A 25-year-old patient attended at eight weeks pregnancy for her first antenatal visit of her first pregnancy.
Initially, the pregnancy progressed normally and without any concerns. There started to be a slight fall-off in baby’s growth, first detected by ultrasound scan at 24 weeks of her pregnancy. There was less than one week’s discrepancy between pregnancy gestation and overall ultrasound scan size at each antenatal visit until she was 36 weeks when there was two weeks difference. The baby was measuring 34 weeks 0 days size when the patient was 36 weeks 1-day gestation. At 37 weeks 0 days, the baby measured 34 weeks 2 days size. With consideration of limitations of accuracy of pregnancy ultrasound scans, I suspected there was no growth of the baby over that week.
I advised the couple the likely problem was placental insufficiency. That meant the placenta was not functioning normally and there was reduced nutrition getting through to the baby. That put the baby in a compromised situation and at increased risk of foetal distress and even death in the womb. There was no obvious background reason for the problem. There was no relevant past medical history, the baby appeared to be normal, there was no hypertension or preeclampsia, no diabetes and no other reason apparent.
While the baby’s well being as assessed by CTG (foetal heart rate) monitoring, ultrasound scan assessment of wellbeing and mother awareness of baby movements were normal I advised with the lack of growth and the gestation (37 weeks) it was safer for baby to be delivered.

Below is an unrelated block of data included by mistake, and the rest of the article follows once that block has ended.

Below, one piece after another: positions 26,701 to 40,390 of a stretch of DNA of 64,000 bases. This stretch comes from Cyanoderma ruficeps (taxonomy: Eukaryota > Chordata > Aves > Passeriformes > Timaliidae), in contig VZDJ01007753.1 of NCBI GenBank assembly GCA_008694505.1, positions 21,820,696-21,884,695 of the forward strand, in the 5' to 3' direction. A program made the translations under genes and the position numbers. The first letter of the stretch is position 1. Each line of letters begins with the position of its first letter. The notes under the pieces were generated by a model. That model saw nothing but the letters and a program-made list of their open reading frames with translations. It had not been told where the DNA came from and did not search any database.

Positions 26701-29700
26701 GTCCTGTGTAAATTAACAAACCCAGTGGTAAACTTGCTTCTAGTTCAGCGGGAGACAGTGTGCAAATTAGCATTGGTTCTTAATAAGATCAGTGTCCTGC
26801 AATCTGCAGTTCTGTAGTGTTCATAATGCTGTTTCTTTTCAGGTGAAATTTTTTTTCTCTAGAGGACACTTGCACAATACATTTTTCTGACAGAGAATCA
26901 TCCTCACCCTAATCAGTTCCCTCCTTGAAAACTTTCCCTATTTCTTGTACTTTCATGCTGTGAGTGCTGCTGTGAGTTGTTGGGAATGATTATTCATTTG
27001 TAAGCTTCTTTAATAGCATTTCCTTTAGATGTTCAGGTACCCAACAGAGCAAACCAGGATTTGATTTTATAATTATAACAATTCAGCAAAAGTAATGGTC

Labour was induced by an ARM (artificial rupture of membranes) and a Syntocinon infusion. Labour lasted 5 1/2 hours. She had a normal delivery of a baby girl who was born in good condition and weighed 2350gm. The patient had an intact perineum, though there was a small vaginal tear. She did not have an epidural block for pain relief in labour. There was no concern about the baby’s well-being in labour.
Postnatally all has gone well. Mother and daughter have been discharged home. There were no issues except for some challenges with breastfeeding related to baby’s size and which should resolve.
In a recent article titled ‘Public or private – What is the difference?’ I mention ‘a ‘low risk’ pregnancy is not a ‘no risk’ pregnancy’. This case illustrates that point. Complications such as intrauterine foetal growth retardation can occur without any background or risk factors. Optimal quality pregnancy care and patient compliance are important to enhance the chances of a good pregnancy outcome.